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Something Related about Dormer Loft Conversion

  Loft conversion is one of the easiest ways to expand a house without using garden space... It is very suitable for the building area where the only choice is upwards. If you are considering about loft conversion, you may have heard the word "dormer loft conversion". But what is dormer loft conversion? And, more importantly, is it suitable for your home? We can match you with the most suitable solutions about dormer loft conversion in this article.

What is dormer loft conversion?

  The dormer loft conversion is to add a box structure to the pitched roof, creating walls at a 90-degree angle to the floor. Dormer loft conversion is one of the most common types of conversion in the UK, very suitable for semi-detached or row houses in built-up areas. The dormer extends upwards and outwards to provide additional headroom and floor space.

Types of dormer loft conversion

  Dormers come in various shapes, styles and sizes. Make your dormer extension design correct, it can enhance the appearance of your home and increase its curb appeal; get it wrong, it will be an eye-catcher. The challenge is to maximize the internal space while ensuring that the dormer is proportional to the existing house.

  The main dormer types are:

  Gable or dog house dormer: they are characterized by the sloping roof with two sloping sides, forming a triangle below the roof line, just like a classic dog house. Small single gables are usually built to increase light and visual appeal, while larger gables also provide additional space.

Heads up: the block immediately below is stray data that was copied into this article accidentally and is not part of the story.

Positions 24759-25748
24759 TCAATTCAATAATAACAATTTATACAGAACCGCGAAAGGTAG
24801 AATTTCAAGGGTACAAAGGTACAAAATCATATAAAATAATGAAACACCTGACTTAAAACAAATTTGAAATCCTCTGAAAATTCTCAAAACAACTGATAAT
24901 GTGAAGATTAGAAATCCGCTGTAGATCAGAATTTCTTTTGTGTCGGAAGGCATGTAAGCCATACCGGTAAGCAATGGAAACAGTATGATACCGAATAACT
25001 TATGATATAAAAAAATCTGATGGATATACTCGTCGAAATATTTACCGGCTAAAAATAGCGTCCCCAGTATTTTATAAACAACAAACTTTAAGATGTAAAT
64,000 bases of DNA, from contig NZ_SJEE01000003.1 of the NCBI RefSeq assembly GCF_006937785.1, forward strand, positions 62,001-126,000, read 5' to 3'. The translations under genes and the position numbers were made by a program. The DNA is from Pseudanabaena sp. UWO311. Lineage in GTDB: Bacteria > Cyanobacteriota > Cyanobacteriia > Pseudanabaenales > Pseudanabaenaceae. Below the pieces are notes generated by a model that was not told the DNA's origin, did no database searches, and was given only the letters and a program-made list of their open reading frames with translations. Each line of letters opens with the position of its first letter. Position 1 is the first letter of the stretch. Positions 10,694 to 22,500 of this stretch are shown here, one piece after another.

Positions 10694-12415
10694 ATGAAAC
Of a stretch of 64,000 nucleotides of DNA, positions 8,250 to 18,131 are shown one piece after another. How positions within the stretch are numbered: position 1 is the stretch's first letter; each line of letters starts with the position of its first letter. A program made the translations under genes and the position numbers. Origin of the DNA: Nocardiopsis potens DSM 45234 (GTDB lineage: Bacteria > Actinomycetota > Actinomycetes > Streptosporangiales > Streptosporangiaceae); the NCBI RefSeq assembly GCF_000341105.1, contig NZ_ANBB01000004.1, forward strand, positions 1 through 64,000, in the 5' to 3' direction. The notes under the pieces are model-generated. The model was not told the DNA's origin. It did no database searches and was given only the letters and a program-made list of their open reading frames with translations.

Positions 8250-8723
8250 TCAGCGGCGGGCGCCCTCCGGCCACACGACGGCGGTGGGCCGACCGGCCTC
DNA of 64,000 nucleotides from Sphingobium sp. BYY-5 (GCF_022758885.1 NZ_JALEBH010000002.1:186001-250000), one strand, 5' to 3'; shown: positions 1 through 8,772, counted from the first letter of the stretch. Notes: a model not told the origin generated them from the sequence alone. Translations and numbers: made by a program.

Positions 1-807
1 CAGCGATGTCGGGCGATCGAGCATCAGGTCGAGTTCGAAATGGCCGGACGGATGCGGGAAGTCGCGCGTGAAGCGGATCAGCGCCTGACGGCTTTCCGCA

Hip roof dormer: these are similar to gable roof dormers, but with three sloped sides instead of two. It provides more horizontal space than gable dormers and more overhead space than shed dormers.

  Shed dormer: on these, the slope of the roof is the same as the main roof, but the slope is much smaller. It has no peaks or hips, thereby reducing costs. These dormers are usually installed to create more space, so they can be large.

  Flat roof dormer:they have a box-like structure with a flat roof and are usually built behind the house. These provide the maximum internal space and head height, because all the walls are vertical, but it looks a bit awkward, like someone posted a box on the side of the house.

  Duplex dormer: named after French architect Francois Mansard. This is also usually built at the back of the property, with the central flat roof and the vertical sides usually at a 70 degree angle. These extensions provide a significant increase in loft space.

  L-shaped type: this involves the construction of two dormers-one on the roof of the main house and the second above the rear extension. The two dormers meet to form an L shape. It is very popular among owners of Victorian terraces.

Pros and cons of dormer loft conversion

  The pros:

  - Dormers increase headroom and floor space: dormers can significantly increase the available floor space. For example, a flat roof dormer can provide two additional bedrooms or a master bedroom suite with a study/lounge area.

  - Roof dormers increase light: The vertical walls of dormers allow standard windows to be installed in the remodeled attic, providing more natural light.

  - Room with a view: Compared with Velux or roof windows, dormers provide different external views. In the rear dormer, there may be full-height viewing windows and balconies.

  - Dormers add interest and detail to the building: adding one or two dormers can improve the appearance of properties that may seem a bit boring. A well-designed roof dormer can enhance the attractiveness of the home.